they do delegate - they just delegate their tasks and responsibilities to someone more senior than them. I suspect it's an issue around being liked and wanting to let their team do whatever they want. Part of the issue is he doesn't know how to make use of the resources he has to achieve departmental goals. When coached and given feedback on it, he very heavily defends letting his team do the projects they want to do - which are most of the time pet projects outside the goals - because "autonomy". 

I do think he has some talent but perhaps the issue is he's resistant to managing things? Hard to work out. 

PhilipR's picture

Sadly I'd bet you many if not most of his directs would rather work on something aligned with the goals than pet projects that maybe build a skill but do little else to advance their careers within the org.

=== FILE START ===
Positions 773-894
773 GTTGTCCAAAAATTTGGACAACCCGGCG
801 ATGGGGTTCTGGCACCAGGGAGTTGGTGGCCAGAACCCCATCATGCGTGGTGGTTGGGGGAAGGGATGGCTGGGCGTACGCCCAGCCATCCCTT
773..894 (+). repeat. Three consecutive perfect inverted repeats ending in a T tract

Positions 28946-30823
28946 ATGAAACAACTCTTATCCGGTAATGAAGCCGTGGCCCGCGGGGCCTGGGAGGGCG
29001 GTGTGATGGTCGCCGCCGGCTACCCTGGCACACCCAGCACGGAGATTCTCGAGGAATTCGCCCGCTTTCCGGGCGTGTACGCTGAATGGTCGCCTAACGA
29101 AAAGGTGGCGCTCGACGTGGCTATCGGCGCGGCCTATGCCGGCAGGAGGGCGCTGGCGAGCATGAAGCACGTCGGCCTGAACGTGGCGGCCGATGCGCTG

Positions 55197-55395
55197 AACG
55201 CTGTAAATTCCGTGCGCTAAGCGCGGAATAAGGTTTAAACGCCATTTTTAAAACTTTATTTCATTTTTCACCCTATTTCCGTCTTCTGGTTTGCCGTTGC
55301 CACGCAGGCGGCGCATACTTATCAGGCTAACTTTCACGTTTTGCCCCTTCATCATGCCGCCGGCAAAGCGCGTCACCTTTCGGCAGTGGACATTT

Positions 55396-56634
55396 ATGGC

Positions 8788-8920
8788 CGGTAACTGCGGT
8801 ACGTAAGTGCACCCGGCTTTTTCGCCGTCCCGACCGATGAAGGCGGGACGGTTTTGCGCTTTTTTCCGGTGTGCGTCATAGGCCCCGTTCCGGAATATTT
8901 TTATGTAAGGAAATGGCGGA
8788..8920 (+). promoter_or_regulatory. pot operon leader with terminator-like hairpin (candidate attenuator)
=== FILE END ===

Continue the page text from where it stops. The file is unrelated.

Anyway so you're absolutely sure your coaching and feedback have been clear, right? I'm sure you've heard the guidance for Systemic Feedback


and Shot Across the Bow

Unclear if you're to the Shot Across the Bow but sounds like you're headed there so you owe it to him to be excruciatingly clear. I forget how it's phrased in those casts but basically, "If you do not improve you'll need to update your résumé." Leave no room for him to misunderstand the gravity.

sandwell's picture

You are very right. The managers for sure.

this is very helpful indeed. You are right it's probably shot across the bow time and time to feedback on not enacting the feedback. I do think he has potential and ability but he has to step up. Maybe this extreme level of clarity might be the wake up call. I recognise he's never had proper management ever and I do really like him and think he has potential but indeed.

and yes I don't respond, and I feedback on making good use of the ample time he gets from me, and they are voice notes not even emails! 

PhilipR's picture

Oh, BTW, I hope you don't feel expected to reply to written emails from directs every 30 minutes either. :)